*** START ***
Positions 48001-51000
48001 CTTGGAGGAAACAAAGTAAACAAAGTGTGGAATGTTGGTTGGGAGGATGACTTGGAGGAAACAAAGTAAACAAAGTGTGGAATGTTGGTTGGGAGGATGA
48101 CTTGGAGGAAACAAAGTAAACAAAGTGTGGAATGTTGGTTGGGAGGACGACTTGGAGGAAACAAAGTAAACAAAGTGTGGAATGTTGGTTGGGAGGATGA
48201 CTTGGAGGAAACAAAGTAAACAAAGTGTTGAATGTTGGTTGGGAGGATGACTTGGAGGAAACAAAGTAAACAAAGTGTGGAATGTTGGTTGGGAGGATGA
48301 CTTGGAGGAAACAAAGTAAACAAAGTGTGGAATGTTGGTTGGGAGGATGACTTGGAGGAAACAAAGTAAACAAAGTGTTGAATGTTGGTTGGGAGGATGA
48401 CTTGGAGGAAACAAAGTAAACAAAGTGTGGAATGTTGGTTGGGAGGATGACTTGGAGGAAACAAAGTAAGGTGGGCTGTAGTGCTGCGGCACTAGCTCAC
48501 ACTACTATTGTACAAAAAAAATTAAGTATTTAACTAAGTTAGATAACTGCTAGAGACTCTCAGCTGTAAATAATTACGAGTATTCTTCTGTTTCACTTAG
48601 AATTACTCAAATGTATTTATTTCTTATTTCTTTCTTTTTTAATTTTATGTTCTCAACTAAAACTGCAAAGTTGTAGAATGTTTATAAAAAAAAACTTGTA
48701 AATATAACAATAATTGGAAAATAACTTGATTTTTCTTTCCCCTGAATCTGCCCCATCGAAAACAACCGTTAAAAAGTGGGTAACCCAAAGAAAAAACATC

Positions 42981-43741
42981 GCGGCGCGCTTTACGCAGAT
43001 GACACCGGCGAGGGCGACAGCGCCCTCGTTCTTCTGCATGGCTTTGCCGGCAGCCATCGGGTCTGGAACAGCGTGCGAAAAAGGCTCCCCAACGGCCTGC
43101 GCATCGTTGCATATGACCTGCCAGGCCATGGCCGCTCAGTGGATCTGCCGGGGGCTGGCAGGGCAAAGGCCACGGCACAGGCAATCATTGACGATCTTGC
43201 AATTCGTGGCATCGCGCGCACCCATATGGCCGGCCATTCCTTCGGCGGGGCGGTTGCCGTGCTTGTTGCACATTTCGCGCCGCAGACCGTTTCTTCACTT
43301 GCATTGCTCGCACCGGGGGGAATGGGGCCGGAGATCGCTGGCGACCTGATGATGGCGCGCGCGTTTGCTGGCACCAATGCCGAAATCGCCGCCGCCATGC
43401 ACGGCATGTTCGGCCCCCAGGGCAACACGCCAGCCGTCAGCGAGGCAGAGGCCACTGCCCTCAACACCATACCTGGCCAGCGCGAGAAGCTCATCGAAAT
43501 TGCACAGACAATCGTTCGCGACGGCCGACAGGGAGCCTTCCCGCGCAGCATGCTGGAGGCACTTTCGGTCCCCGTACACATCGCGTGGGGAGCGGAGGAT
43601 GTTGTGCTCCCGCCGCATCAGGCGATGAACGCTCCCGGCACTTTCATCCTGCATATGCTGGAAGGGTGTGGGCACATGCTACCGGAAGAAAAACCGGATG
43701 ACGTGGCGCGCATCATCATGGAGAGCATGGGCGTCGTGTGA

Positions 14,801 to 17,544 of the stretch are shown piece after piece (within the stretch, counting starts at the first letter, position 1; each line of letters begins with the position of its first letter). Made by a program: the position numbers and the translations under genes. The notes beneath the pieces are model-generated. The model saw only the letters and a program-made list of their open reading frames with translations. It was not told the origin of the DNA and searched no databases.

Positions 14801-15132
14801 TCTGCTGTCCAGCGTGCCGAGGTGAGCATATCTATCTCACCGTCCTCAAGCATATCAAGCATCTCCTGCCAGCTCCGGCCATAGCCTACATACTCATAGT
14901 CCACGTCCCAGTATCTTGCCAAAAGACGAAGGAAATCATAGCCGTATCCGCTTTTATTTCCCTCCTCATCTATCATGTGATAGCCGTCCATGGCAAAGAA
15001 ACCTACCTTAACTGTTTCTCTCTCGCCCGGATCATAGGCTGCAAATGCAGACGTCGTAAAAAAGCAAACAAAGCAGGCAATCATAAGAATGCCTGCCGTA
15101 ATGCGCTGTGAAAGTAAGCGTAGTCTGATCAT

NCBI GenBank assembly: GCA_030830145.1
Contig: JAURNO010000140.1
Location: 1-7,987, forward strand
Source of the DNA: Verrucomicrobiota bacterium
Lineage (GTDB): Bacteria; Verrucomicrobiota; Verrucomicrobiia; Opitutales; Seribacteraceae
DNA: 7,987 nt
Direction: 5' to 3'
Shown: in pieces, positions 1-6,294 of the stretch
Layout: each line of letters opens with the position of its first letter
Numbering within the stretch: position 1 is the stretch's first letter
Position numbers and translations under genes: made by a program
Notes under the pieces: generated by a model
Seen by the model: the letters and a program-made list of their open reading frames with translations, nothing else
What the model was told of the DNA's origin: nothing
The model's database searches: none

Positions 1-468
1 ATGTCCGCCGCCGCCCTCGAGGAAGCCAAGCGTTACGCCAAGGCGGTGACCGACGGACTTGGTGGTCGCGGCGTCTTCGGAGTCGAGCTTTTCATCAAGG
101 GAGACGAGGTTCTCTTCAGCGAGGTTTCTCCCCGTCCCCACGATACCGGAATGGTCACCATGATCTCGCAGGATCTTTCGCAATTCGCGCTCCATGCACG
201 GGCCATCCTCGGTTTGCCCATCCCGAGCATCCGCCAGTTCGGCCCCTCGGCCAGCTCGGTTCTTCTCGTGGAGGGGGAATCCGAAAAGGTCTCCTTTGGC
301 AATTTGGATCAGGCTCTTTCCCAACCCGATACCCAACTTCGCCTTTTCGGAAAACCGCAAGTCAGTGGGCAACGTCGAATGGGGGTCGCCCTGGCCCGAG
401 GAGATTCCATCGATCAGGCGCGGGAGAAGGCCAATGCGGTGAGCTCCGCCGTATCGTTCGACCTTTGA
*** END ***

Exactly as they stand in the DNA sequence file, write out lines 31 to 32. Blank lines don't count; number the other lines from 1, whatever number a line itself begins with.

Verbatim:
DNA: 7,987 nt
Direction: 5' to 3'